On average it costs $400,000 dollars to run Iowa shelters, but in the 2013 fiscal year federal funds were cut by18 percent and state funds by 7 percent.
Siouxland News turned to Mayor Bob Scott, who says funding is tight, but that someone should have been there to help "Haley".
" and I don't know what their limitations are but I'm sure that probably is one of them and unfortunately in this particular young lady's case... the system probably failed a little bit," said the mayor.
National leaders agree something went wrong in "Haley's" case, but suggest "Haley" might share in the blame.
"...makes me curious about whether or not she was being clear that she was in danger and needed help or if she was trying to gather information about what her options were. So, um, so I think that it- it's important that someone is in fact in danger and needs help that they're very, very clear about communicating that with the crisis line worker," said NCADV's executive director.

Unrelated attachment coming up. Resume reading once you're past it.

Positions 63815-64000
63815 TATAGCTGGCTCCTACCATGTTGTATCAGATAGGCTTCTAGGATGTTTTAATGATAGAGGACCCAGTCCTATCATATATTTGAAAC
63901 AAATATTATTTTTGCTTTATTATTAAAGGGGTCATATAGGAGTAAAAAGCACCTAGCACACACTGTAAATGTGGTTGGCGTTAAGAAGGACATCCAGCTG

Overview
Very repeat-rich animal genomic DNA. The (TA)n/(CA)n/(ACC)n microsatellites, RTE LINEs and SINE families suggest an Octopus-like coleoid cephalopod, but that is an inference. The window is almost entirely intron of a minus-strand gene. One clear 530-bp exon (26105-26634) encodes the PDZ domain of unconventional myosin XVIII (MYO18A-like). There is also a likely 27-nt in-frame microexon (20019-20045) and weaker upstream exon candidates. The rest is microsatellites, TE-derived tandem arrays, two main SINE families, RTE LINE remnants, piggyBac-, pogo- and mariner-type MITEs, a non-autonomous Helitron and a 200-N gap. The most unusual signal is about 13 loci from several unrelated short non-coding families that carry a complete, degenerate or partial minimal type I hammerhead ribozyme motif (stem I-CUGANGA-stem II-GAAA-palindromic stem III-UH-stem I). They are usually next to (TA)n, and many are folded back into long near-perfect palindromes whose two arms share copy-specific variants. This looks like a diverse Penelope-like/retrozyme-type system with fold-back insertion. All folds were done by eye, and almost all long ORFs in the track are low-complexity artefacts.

"'When you think of a domestic abuse shelter, what do you think they're there in place to do," our reporter asked?
"Help people in need that are being abused, abandoned or hurt," said "Haley."
"And did you feel like they did that for you," asked Beairshelle?
"No I didn't," said the mom-to-be.
For now, "Haley" hopes her story can bring change to the system.
"I want to know that not only women but men, but especially women like me, 6 months pregnant, have no where to go- are capable of having a place to go because it's sad to know that the domestic violence shelter wouldn't help me. I mean what if I couldn't find a place to stay, I could have froze to death on the street, you know, you never know. Like-and that's not only taking away my life, that's taking away my son's," said "Haley."
Sanders says she sympathizes with "Haley's" experience.
But says the shelter is also struggling to meet the needs of women and families who fit their guidelines.
"Haley" did eventually find shelter thanks to a Facebook page created by some concerned people.
If you have a subject or incident you think needs to be investigated, our reporter Beairshelle Edmé wants to hear about it.BEdme@siouxlandnews.com